The Affordable Care Act (ACA) provides financial assistance to hundreds of thousands of North Carolinians to lower the premiums of their private plans on the individual health insurance market. The American Health Care Act being debated in Congress would repeal that financial assistance—called premium tax credits—with a flat, age-related tax credit that does not adjust for income or health plan costs.
Under the American Health Care Act, the average tax credit in North Carolina will be $5,360 lower than the average credit under the ACA, putting coverage at risk for nearly half a million North Carolinians who enrolled in a private health plan with the help of a premium tax credit for 2017. As we’ve previously examined and the Congressional Budget Office observed, this tax credit would provide less purchasing power for many consumers, particularly older adults, people with low incomes, and people living in regions—like North Carolina—that have relatively higher health care costs.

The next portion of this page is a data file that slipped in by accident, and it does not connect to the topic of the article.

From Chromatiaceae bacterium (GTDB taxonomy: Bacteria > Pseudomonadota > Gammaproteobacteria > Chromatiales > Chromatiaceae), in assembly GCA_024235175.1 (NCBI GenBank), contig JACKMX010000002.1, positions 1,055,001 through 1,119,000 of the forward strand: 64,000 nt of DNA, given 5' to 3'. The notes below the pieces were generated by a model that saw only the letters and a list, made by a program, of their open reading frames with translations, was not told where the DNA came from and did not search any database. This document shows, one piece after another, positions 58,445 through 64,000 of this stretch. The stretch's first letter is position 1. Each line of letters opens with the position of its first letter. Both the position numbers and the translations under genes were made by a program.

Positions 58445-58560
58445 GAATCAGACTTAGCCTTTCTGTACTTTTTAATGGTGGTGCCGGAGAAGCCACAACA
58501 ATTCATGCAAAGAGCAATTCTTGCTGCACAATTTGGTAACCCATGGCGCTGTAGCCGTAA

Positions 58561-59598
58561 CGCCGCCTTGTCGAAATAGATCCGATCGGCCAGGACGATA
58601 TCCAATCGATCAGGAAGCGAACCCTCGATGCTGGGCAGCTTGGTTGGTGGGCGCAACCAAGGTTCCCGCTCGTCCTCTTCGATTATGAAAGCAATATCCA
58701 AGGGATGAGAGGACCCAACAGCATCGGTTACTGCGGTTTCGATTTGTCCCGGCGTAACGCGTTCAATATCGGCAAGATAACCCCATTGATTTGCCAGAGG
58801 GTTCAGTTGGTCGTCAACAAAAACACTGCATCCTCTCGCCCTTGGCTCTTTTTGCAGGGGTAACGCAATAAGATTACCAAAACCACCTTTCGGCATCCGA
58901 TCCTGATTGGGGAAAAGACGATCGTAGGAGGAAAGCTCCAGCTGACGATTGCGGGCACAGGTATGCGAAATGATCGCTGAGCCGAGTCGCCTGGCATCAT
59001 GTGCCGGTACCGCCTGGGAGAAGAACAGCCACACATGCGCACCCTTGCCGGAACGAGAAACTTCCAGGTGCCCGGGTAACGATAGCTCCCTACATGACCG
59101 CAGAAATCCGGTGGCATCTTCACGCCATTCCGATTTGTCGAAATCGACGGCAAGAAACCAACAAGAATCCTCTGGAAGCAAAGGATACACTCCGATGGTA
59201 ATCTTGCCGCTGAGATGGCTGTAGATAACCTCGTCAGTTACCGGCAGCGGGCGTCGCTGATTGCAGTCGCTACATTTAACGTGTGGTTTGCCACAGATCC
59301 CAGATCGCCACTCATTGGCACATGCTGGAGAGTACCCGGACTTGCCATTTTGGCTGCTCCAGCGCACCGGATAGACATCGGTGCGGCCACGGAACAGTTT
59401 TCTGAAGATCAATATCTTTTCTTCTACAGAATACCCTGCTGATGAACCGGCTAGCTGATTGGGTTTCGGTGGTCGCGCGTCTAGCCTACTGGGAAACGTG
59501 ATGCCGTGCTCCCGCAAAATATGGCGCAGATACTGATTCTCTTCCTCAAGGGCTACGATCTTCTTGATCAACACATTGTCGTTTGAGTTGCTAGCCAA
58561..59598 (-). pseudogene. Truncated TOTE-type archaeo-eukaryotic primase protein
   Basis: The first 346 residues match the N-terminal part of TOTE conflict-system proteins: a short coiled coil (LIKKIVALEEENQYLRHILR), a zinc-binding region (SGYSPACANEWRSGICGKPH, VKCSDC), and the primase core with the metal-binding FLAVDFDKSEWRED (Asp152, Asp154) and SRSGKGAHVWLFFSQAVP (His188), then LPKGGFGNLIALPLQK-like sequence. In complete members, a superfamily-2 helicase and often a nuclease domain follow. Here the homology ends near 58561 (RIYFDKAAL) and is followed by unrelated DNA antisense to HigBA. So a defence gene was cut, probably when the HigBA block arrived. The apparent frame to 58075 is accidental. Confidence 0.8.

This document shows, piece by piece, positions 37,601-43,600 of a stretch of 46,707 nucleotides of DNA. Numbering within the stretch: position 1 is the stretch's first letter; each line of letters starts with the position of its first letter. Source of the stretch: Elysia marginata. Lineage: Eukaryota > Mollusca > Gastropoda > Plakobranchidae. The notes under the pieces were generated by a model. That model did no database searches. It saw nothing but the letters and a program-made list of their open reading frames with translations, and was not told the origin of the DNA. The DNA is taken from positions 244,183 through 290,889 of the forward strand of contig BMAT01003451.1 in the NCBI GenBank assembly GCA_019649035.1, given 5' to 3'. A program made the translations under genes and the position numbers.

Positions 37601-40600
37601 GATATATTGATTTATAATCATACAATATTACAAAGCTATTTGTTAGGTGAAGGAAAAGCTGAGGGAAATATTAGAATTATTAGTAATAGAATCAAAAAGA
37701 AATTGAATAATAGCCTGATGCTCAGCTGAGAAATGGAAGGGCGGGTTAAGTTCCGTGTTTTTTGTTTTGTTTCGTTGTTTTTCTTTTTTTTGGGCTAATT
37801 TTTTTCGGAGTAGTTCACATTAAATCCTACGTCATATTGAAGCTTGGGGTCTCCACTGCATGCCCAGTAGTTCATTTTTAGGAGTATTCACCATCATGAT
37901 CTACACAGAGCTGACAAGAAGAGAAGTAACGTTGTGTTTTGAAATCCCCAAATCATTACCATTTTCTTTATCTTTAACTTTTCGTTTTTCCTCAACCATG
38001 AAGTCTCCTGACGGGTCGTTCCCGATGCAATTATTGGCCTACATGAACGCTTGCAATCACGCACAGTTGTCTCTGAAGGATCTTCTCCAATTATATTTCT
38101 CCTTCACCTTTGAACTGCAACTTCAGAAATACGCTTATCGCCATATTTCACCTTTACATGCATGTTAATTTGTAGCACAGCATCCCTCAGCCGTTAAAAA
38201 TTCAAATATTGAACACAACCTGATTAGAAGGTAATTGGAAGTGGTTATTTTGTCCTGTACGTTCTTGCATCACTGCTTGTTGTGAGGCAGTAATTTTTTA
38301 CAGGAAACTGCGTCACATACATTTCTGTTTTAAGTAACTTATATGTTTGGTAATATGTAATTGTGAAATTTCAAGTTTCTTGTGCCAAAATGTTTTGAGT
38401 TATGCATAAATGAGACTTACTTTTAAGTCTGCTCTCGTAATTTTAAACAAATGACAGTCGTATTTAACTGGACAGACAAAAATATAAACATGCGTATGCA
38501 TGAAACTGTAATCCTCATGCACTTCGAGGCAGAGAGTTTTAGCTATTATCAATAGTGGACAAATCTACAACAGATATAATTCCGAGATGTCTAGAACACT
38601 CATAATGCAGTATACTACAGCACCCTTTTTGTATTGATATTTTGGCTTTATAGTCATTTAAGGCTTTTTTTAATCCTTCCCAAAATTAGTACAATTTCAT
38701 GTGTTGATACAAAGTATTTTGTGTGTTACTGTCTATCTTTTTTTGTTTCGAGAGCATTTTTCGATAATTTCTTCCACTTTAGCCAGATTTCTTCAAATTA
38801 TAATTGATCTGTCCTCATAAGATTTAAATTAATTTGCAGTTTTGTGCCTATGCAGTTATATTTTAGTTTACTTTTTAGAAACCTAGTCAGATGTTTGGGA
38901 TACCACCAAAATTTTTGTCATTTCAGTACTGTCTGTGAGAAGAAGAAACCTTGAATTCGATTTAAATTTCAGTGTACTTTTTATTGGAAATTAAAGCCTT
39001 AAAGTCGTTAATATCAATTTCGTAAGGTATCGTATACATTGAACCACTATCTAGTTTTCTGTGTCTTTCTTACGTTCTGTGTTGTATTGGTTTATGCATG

In addition to the interactive table below, these one-page fact sheets that show how many constituents in each of North Carolina’s 13 congressional districts stand to lose financial help that makes private health insurance coverage affordable. Under the American Health Care Act, each of North Carolina’s congressional districts stands to lose coverage gains achieved under the Affordable Care Act.
District 1 — G. K. Butterfield (D-Wilson)
District 2 — 2nd George Holding (R-Raleigh)
District 3 — Walter Jones Jr. (R-Farmville)
District 4 — David Price (D-Raleigh/Fayetteville)
District 5 — Virginia Foxx (R-Winston-Salem)
District 6 — Mark Walker (R-Greensboro)
District 7 — David Rouzer (R-Benson)
District 8 — Richard Hudson (R-Concord)
District 9 — Robert Pittenger (R-Charlotte)
District 10 — Patrick McHenry (R-Cherryville)
District 11 — Mark Meadows (R-Cashiers)
District 12 — Alma Adams (D-Greensboro/Charlotte)
District 13 — Ted Budd (R-Guilford County)